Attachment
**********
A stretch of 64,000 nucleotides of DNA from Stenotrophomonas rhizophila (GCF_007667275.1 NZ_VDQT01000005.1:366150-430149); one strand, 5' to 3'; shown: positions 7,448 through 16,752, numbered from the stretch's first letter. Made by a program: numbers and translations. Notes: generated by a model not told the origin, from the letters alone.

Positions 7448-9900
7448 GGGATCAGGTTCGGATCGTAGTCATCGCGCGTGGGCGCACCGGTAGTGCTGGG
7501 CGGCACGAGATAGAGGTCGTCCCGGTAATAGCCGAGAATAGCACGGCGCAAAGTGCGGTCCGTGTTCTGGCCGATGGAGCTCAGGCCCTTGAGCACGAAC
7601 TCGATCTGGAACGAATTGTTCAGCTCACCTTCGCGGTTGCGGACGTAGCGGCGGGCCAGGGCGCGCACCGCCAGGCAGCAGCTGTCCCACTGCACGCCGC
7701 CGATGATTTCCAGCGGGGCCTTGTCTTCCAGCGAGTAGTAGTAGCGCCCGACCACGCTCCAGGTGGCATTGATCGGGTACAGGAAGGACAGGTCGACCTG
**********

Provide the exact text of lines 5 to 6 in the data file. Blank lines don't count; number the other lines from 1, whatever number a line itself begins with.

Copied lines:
7601 TCGATCTGGAACGAATTGTTCAGCTCACCTTCGCGGTTGCGGACGTAGCGGCGGGCCAGGGCGCGCACCGCCAGGCAGCAGCTGTCCCACTGCACGCCGC
7701 CGATGATTTCCAGCGGGGCCTTGTCTTCCAGCGAGTAGTAGTAGCGCCCGACCACGCTCCAGGTGGCATTGATCGGGTACAGGAAGGACAGGTCGACCTG